Despite a high per unit data consumption, India’s data centre capacity stands at approximately 1.2 MW per million internet users, which is relatively low compared to the US (with about 12.6 MW per million internet users) and China (2.3 MW per million internet users). However, factors such as the rising adoption of cloud, internet of things, artificial intelligence, and big data analytics, expanding 5G roll-outs, growing data usage, increased use of digital commerce and the Digital Personal Data Protection Act, 2023 are expected to drive growth in the data centre space in the coming years.
These factors will drive growth in India’s data centre IT capacity, going from 780 MW in FY2023 to approximately 1,700 MW in FY2026, reflecting a compound annual growth rate of 30 per cent. This growth will be fuelled by surging data consumption, demand from hyperscalers, mass adoption of 5G and data localisation requirements. Further, since India lags in terms of data centre infrastructure, this leaves ample room for incremental capacity absorption. Revenue for the data centre industry is projected to increase twofold, going from Rs 84.5 billion in 2023 to Rs 198 billion in FY2026.
In terms of regions, Mumbai is expected to lead in co-location capacity addition, with a projected growth of 33 per cent in installed IT capacity from 354 MW in FY2023 to about 660 MW in FY2026. This will be followed by the National Capital Region (NCR), Pune, Hyderabad, Chennai, Bengaluru and Kolkata. Meanwhile, edge data centres are anticipated to usher in the next phase of growth and drive demand in Tier II and Tier III cities.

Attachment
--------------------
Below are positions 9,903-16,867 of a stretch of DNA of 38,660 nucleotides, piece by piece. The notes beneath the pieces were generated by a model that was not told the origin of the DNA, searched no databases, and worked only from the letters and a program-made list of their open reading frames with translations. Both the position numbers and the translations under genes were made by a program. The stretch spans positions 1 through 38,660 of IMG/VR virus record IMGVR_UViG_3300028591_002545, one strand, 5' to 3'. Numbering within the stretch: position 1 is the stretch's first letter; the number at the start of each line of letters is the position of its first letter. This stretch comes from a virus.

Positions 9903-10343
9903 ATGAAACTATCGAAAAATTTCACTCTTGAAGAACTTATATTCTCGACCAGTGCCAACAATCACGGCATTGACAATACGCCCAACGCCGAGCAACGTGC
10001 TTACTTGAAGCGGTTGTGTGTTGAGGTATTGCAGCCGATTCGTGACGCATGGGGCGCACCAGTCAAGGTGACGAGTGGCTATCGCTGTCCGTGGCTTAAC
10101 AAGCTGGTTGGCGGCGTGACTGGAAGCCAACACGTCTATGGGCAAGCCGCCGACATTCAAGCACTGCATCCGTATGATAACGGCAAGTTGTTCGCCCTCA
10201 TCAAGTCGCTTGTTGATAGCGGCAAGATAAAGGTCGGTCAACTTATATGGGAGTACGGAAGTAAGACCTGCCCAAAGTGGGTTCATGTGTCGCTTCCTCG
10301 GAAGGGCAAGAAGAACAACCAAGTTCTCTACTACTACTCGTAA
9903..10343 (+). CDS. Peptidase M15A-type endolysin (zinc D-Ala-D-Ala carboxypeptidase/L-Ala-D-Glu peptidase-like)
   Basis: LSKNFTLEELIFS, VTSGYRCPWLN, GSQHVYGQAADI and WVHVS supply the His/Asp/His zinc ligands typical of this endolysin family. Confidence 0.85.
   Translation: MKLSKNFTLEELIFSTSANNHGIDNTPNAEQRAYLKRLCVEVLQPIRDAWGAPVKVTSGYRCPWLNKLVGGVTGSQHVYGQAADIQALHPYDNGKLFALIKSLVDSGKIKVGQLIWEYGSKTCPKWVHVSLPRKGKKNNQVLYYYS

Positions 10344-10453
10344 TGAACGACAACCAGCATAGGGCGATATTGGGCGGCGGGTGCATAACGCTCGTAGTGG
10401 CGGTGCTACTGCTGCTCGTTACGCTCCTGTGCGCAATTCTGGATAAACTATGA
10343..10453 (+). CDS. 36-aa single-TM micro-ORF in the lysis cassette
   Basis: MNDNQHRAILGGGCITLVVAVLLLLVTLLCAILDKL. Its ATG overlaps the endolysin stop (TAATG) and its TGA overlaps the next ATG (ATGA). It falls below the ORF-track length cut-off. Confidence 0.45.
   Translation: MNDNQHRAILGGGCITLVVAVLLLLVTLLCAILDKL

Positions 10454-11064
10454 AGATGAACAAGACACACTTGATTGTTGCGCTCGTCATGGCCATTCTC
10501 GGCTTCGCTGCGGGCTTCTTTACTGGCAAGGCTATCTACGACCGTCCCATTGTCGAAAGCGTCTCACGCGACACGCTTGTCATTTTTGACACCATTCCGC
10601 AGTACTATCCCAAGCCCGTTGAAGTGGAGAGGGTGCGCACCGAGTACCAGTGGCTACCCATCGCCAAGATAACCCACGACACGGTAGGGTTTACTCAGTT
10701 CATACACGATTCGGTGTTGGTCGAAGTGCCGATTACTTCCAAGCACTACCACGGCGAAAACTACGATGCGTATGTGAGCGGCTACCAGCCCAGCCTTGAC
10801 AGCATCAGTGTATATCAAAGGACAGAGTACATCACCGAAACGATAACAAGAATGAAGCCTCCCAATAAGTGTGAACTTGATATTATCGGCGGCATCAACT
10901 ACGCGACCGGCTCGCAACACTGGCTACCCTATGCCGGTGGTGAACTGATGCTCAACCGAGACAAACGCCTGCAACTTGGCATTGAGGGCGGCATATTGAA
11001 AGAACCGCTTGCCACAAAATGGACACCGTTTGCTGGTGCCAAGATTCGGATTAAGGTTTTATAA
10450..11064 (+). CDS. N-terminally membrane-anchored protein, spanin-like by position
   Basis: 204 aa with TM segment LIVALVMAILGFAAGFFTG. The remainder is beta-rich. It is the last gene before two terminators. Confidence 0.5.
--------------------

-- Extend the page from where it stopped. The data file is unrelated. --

Lower real estate costs and skilled manpower make India a cost-effective market for data centre construction. Between FY2024 and FY2026, a capex of around Rs 450 billion is expected for data centre construction. Of this, 32 per cent is expected to be allocated for land and building materials, while 68 per cent is expected to go towards power set-up, cooling units and racks. Currently, capex investments are being undertaken with some visibility on contracts. Players are also investing upfront in land, buildings and common mechanical, electrical and plumbing (MEP) to demonstrate expertise. A significant portion of the capex is modular and depends on customer MEP requirements.
Revenue for the data centre industry is projected to increase twofold.
Competition in the industry could intensify in the medium term, driven by a slew of new entrants across sectors. These sectors include telecom; engineering, procurement and construction; real estate; power; global private equity investors/funds; and domestic/global data centres. However, operational expertise and the ability to form partnerships with global hyperscalers could serve as key differentiators. Further, the rising competition may lead to consolidation in the industry over the long term.
Lower real estate costs and skilled manpower make India a cost-effective market for data centre construction.
Profitability, credit metrics and risks
Operating profitability in the industry is expected to rise to 42-43 per cent between FY2023 and FY2026. Operating margins are expected to increase by 200-300 basis points to reach 42-43 per cent by FY2026. However, the net profit is expected to remain below 20 per cent.
Scaling up, enhancing operating leverage and improving power usage effectiveness are expected to moderately increase margins. Further, the percentage of green energy usage in the industry is expected to increase in the coming years. In the medium term, the rising share of renewable energy is expected to reduce costs, with the benefits passed on to customers.
In terms of risks, unutilised capacity remains a key concern in the data centre industry. High unused capacities could result in a cash flow mismatch. Other risks include operations, technology change and security risks; heavy water usage; regulatory risk; power outages; and heavy import dependence.
Based on a presentation by Naveen Vaidyanathan, Director, CRISIL Ratings Limited